Avoiding ugly afterthoughts. Part b. Coding for Security, Coding for i18n, Testing as a Part of Development

 
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Testing as a Part of Development Process

On unit-testing and TDD

Well, now we’re coming to a really contentious part of our discussion about coding – namely to the role of testing as a part of development. In this area, currently there are two Big Camps: let’s name them “Old School Camp” and “TDD Camp” (a.k.a. “Test-Driven Development Camp”).

Femida hare:Within an “Old School Camp”, you don’t care about testing at all – that is, until your QA files a bug against you. Within “TDD Camp” (at least with true blue TDD folks), the whole development is all about testingWithin an “Old School Camp”, you don’t care about testing at all – that is, until your QA files a bug against you. Within “TDD Camp” (at least with true blue TDD folks), the whole development is all about testing; in fact, with a true blue TDD you don’t write a real code until you write a test for it first (known as “test-first” paradigm). It is widely argued in literature that TDD projects tend to be developed with less bugs and faster (opposed to be intuitively slower).

I won’t go into a detailed discussion on pros and cons of TDD here, but will note that on TDD, I’m very much with [Hansson]; in short – he loves testing but doesn’t like TDD (when taken literally as a gospel). For argumentation in this regard – you can refer to him, I will just tell a short real-world story.

Once upon a time, there was a company which core business was very much about running an online system (i.e. running inherently distributed software). And it so happened that the software was MUCH more reliable than the rest of the industry; 1 hour of unplanned downtime per year under release-every-4-weeks regime was that good for the industry in question, that technical auditors questioned the number until full logs were provided.

And then a new developer came to the company, and was obsessed with TDD ideals to the point that they became a religion. And he wrote some new code, faithfully following all the TDD teachings (adding quite a few units tests in the process). And after he wrote the code, he has read a long lecture about the advantages of TDD and test-first approach in particular. His speech was finished with something along the lines of “Now you can see how TDD helps to deploy programs guaranteed to be bug-free”.

And then his code was deployed, and caused one of those once-in-a-year downtimes :-((.

The reason for the failure was a very typical one for a distributed system, and hopelessly out of scope for unit testing. It was

an unexpected sequence of otherwise valid inputs1

Moral of this story is certainly not that the guy was stupid (he wasn’t), and not even that TDD is useless. Moral of the story is all about

unit tests being utterly insufficient for debugging of a distributed system

(and yes, it makes unit-test-driven development pretty much useless for distributed systems – at least those with more than two parties involved).

Dreaming hare:These unexpected-sequence bugs become the main and the most annoying source of bugs in a pretty much any distributed system with more than two actors.After you iron out all your obvious bugs (using unit testing, whether it is TDD or QA or whatever-else) – these unexpected-sequence bugs become the main and the most annoying source of bugs in a pretty much any distributed system with more than two actors. And it applies to multiplayer games in spades.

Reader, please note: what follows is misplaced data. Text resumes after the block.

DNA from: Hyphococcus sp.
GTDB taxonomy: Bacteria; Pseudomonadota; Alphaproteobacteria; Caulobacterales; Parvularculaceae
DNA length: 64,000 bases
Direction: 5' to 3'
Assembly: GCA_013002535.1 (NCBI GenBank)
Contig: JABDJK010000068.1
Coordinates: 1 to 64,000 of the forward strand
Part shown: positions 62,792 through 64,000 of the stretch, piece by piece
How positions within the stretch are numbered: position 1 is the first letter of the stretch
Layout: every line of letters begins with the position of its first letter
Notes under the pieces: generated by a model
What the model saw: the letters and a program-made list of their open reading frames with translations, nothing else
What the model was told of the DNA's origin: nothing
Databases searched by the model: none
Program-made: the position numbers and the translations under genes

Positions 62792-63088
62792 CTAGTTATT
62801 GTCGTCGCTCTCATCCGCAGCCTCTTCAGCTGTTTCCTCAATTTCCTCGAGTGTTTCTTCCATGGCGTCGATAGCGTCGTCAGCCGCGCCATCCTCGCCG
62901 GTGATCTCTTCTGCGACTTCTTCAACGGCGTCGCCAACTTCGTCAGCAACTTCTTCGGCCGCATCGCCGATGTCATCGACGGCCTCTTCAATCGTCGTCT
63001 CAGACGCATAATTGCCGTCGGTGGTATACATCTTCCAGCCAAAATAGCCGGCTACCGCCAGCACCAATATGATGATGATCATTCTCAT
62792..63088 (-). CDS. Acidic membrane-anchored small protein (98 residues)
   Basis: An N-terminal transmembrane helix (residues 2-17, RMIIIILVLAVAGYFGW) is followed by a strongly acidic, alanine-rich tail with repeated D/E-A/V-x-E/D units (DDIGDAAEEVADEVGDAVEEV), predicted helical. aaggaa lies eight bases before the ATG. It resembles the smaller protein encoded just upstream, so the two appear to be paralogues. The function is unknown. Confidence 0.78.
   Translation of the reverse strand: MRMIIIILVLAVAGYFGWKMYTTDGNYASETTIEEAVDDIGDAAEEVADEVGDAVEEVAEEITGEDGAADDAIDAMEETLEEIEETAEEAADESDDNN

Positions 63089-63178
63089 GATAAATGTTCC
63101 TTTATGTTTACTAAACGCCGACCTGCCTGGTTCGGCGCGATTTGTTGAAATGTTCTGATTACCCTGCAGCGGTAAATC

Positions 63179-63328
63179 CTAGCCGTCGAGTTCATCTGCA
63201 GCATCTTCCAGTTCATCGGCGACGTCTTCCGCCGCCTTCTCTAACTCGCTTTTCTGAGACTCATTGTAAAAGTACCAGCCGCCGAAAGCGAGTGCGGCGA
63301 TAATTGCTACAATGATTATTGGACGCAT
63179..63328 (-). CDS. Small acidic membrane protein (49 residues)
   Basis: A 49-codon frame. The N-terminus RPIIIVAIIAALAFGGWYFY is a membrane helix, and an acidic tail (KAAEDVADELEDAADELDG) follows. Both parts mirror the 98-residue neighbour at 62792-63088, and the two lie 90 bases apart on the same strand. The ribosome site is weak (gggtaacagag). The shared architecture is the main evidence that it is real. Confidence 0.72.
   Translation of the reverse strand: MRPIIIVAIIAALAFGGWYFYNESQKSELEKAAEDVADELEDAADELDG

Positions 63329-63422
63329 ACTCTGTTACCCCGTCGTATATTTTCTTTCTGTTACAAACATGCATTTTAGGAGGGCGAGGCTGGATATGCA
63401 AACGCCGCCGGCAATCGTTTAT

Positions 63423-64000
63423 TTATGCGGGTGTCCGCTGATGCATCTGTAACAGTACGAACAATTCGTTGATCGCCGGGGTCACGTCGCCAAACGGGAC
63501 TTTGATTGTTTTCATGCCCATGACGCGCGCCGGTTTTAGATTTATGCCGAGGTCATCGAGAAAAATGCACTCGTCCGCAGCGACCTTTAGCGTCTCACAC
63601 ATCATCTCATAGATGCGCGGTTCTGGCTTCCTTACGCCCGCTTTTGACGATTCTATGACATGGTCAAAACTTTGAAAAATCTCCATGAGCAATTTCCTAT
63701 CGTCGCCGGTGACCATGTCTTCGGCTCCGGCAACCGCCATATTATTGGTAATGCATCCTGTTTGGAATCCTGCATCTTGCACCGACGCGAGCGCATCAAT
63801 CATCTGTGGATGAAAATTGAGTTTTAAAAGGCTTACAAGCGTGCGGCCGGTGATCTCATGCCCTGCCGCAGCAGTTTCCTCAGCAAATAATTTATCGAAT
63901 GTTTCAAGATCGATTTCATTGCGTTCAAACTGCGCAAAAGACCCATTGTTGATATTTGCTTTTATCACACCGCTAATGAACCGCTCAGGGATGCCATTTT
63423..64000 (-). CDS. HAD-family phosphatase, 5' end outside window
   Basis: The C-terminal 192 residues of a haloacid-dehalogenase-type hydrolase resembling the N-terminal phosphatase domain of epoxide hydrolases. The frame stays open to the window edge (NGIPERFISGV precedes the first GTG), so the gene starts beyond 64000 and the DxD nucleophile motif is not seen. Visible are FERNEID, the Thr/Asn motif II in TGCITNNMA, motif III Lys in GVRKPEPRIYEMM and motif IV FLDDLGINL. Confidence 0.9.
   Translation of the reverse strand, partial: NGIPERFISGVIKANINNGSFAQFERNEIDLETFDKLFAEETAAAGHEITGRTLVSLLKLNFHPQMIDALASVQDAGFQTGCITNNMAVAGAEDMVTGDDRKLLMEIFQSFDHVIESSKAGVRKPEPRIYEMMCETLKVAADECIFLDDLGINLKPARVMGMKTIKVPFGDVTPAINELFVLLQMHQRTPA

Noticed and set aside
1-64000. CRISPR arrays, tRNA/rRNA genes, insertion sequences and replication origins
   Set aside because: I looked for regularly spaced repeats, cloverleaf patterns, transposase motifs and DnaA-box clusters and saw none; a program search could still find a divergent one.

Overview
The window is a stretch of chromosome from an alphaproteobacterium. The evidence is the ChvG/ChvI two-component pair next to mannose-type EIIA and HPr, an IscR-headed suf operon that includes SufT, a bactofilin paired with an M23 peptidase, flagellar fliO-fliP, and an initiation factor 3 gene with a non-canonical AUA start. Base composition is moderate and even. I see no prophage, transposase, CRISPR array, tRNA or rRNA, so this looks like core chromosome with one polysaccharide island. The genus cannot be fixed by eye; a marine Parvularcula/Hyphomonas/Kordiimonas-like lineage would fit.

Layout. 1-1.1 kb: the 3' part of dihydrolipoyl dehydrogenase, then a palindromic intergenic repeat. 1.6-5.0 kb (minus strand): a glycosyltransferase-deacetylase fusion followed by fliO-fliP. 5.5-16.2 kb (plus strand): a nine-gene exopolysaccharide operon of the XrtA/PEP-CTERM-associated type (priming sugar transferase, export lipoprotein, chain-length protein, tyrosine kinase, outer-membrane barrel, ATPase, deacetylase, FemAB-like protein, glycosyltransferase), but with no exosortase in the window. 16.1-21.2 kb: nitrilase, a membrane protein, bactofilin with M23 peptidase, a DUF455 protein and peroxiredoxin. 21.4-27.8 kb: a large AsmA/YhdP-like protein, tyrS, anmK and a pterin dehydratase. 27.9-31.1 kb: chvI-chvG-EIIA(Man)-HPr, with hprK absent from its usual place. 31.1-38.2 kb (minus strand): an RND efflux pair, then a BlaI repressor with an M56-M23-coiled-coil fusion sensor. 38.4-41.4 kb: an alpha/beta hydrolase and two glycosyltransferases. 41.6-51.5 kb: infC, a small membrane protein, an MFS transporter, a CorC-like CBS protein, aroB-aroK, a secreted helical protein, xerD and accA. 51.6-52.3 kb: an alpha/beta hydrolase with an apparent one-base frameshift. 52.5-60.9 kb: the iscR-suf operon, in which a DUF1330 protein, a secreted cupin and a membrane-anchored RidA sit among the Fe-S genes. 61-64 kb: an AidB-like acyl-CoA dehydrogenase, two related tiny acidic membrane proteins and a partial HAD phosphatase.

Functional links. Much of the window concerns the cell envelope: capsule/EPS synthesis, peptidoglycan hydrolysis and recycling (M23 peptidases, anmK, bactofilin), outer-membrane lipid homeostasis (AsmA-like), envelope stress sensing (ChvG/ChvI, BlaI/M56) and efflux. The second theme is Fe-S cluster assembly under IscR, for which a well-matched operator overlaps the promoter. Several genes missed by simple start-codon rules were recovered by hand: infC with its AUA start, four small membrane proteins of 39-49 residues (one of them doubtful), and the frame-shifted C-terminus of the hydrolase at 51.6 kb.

To deal with these unexpected-sequence bugs, I know two options. The first one is to think about this potential problem (and with a bit of experience it allows to save lots of time debugging and refactoring). In this respect, TDD (when taken literally) “leads to an overly complex web of intermediary objects and indirection in order to avoid doing anything that’s “slow”… It’s given birth to some truly horrendous monstrosities of architecture. A dense jungle of service objects, command patterns, and worse.”[Hansson]  In turn, this artificial complexity leads to the code being less readable, which actually inhibits thinking process (the one necessary to predict an unexpected-sequence bug in advance).

The second option to figure out an unexpected-sequence bug is indeed testing. However, unit testing won’t help here, not at all. To detect these bugs, we need to test for a thing which-you-were-not-able-to-think-about (!).

However crazy it sounds, it is possible to (try to) test for these things; two techniques which come to mind in this regard, are “replay-based regression testing” (replaying sequences from a real-world app), and “simulation testing” (we’ll discuss both in more detail below).

TL;DR about TDD and unit testing in general:

  • Hare wondering if you are crazy:Unit testing is by far not sufficient to test a distributed system with more-than-two actors. This applies to multiplayer games in spades.Unit testing is by far not sufficient to test a distributed system with more-than-two actors. This applies to multiplayer games in spades.
  • More or less the same goes for user-experience-driven “acceptance testing” (at least if it’s run only once or twice). With distributed system as a whole, behavior is not deterministic, so the test which runs ok 99 times, can fail on the 100th run 🙁
  • Two things which help in this regard, are replay-based regression testing, and simulation testing.
  • If understanding “TDD” wider than “unit-test-driven development” (and calling for replay-based testing and simulation testing as a prerequisite for writing code) – it MAY work, though I strongly insist on preventing tests from affecting software design decisions (see above why; IMNSHO, readability trumps pretty much everything else, and ability to make mockups is light years down the list from readability).

In other words – while TDD as such is not a Bad Thing per se, it often results in (a) obsession with unit tests, and (b) reduced code readability in the name of mock-ups etc. Both these things are detrimental, at least for distributed systems (multiplayer games included).

Regression Testing and Continuous Integration

Judging hare:you DO need automated regression testing, plain and simple. And it SHOULD consist of ALL of the following:Whatever your multiplayer game is, you DO need automated regression testing, plain and simple. And it SHOULD consist of ALL of the following:

  • Unit tests (though do NOT overplay them; in particular, changing design just to accommodate mock-ups IMNSHO qualifies as a Really Bad Idea™)
  • Replay-based tests
  • Simulation tests

Closely related to Regression Testing is Continuous Integration (CI). As it was noted in Chapter IX, CI requires quite a bit of automated testing; arguably the most important type of testing for CI is regression testing.

Replay-based Regression Testing

As we’ve discussed in Chapter V, deterministic event-driven programs can be recorded and then replayed. From testing perspective, it gives us a mechanism to write a sequence of events (from a testing environment, or even from a production one) – and to run it over new code to see whether the code still performs in exactly the same manner.